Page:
Places that do not exist are born: people, sights, smells, sounds that had before never existed become heard, and dragged into existence.

90


Things and Places


The home An important place and an unimportant place. The most important place and not a place at all. We spend time and money making our house into our cosy sanctuary. We read magazines, buy paint and reconstruct. We love our family and this is the place we look after them and keep them safe. We hoard things, the things we think make up our life; the first time we went on holiday together: that funny looking stick. When we went to that restaurant for the first time, napkin with a weird goat logo. When we lived down that quiet little road: that bright rug we will probably never use again. We fill our houses with these things. And is it not these things that make up our homes? No. We fill ourselves with things, cover and smother ourselves with these ‘sentimental’ objects because we feel we need to but it is not these things. They make us feel secure, they make us feel like we are at home but it is not the things that matter. We feel the need for some sort of physical reassurance so we buy reading

92


lamps and curtain rails. But it isn’t these things that make the difference. We do not have enough belief in that which we cannot see, therefore, we need things to make it all feel real. We do not believe in feelings enough to let them stand on their own, instead we need bookshelves and cats. The things coat what is really there. What does the Nomad need? Where is the homeless figures home? Where does the traveller have his dreams? We make our home wherever we are. In the cafe, sitting on the train, at work. Our homes are smaller than we think. I have been searching for the right size home. Everything was too small. Everything. All hope of finding the right place was taken. But the right home turned out to be one of the smallest places we had seen. We made our home there or rather we took our home there. It is difficult to separate ourselves from objects. It appears that we are one and the same, how could I possibly get rid of that?! Forgetting, that which has happened is in the

93


past. No object can bring it back; it happened, leave it at that. But we cannot take ourselves away from them. Our home is all our memories, all our experiences, all the people we have met, all the people we have loved. To make a home with someone is to share all these things and to make new memories. Our relationships are the precious things that make it a home not the expensive curtains or pretty vase. Sometimes what you think is important, doesn’t matter at all. It may make you feel nice, make you feel special and important maybe. But when it comes down to it, the things don’t really matter, they don’t really matter at all. We all are snails carrying our homes on our backs, leaving a trail of memories behind us.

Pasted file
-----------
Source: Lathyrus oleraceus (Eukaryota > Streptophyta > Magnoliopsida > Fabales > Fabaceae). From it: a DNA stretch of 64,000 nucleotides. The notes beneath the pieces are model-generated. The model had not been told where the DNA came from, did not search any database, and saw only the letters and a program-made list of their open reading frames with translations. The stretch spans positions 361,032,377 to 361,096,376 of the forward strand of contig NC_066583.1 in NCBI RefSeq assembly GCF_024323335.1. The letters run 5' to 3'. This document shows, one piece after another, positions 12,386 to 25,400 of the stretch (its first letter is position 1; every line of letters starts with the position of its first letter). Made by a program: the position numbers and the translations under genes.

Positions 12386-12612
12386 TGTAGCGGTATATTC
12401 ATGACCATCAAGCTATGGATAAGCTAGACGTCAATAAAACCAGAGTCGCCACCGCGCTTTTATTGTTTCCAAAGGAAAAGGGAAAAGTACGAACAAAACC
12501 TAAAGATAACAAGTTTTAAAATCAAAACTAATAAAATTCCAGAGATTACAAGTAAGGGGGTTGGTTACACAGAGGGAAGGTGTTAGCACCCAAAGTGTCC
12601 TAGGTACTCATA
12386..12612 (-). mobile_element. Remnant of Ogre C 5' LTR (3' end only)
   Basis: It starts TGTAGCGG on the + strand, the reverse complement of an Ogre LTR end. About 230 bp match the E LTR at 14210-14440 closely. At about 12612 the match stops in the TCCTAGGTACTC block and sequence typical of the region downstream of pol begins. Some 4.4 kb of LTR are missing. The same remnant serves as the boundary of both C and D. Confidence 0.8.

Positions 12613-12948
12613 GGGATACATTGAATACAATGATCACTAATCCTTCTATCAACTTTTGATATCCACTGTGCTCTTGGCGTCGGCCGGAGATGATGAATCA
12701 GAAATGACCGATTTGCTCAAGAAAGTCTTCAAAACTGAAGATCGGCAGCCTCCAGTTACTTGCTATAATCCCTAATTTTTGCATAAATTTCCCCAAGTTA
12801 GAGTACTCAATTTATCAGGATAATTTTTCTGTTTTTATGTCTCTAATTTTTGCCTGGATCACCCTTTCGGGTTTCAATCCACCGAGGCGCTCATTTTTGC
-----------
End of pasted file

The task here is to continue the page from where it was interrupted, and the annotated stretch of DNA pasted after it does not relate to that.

94


Such a huge expanse in the hectares it takes up and the large amount of effort it takes to maintain its existence, and yet I had no idea it was there even though I lived a short bike ride away. I was surprised to see it, I didn’t expect Alexandra Palace to actually be a palace, I thought it was palace by name but not by nature. In one sense this assumption was true in that it houses no royalty instead it is a home to humanity. As we rode/ walked up the impossibly large hill, the palace presents itself along with a golf course, expanse of green and the rest of London. It was evening and at this time it seems all of London is greeting you, congratulating you on having reached the top with a plethora of lights; BT tower, Gherkin, Elephant and Castle building, Canary Wharf all so close! Or so it would have you think such is the allusion the Palace casts. The event this evening was an indefinite queue for a hug; free. Amma is her name and giving no-stringsattached love is her game. This was her UK tour date,

95


a truly spiritual occasion. On arrival you are given a ticket with a number, there was a pathway in white powder marking her way. Before she entered you could feel a deep something radiating from somewhere. The room was full, all the chairs were taken and not much floor space was left such was the philosophy that anyone had the chance to hug Amma. We were sitting beside the stage, there was a short ceremony involving petals, holy water and chanting which was followed by talks about life things and finally, meditation. After which the waiting began, food was available at the back of the hall near the organ, a selection of Indian cuisine and tables to sit at. The opposite end of the hall tables with merchandise had been arranged, some clothes, books, bags etc. Each letter of the alphabet had been given numbers (e.g A15) and a stand with moveable letters and numbers had been placed either side of the stage. Some people were in meditation, some, rather ominously, had blankets with them; there were families, couples, anyone you could imagine and all fairly crazy looking.

96